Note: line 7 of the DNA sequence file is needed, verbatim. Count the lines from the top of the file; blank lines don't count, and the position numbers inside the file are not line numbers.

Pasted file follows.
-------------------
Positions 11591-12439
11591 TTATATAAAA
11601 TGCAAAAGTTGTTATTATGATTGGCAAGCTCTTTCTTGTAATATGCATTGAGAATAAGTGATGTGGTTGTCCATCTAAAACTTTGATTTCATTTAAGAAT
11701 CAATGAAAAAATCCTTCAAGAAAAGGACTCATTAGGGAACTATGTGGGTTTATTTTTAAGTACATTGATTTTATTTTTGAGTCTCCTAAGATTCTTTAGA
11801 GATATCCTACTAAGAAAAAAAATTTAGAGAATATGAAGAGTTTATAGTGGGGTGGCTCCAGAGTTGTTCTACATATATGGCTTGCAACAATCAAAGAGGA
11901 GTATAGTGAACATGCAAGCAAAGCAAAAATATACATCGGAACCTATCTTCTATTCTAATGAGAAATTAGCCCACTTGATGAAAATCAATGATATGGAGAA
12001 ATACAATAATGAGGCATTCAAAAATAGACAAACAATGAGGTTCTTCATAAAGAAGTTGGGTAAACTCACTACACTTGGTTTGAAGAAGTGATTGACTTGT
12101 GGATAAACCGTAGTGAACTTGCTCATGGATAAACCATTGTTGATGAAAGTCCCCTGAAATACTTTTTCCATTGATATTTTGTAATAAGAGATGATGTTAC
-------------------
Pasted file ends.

12001 ATACAATAATGAGGCATTCAAAAATAGACAAACAATGAGGTTCTTCATAAAGAAGTTGGGTAAACTCACTACACTTGGTTTGAAGAAGTGATTGACTTGT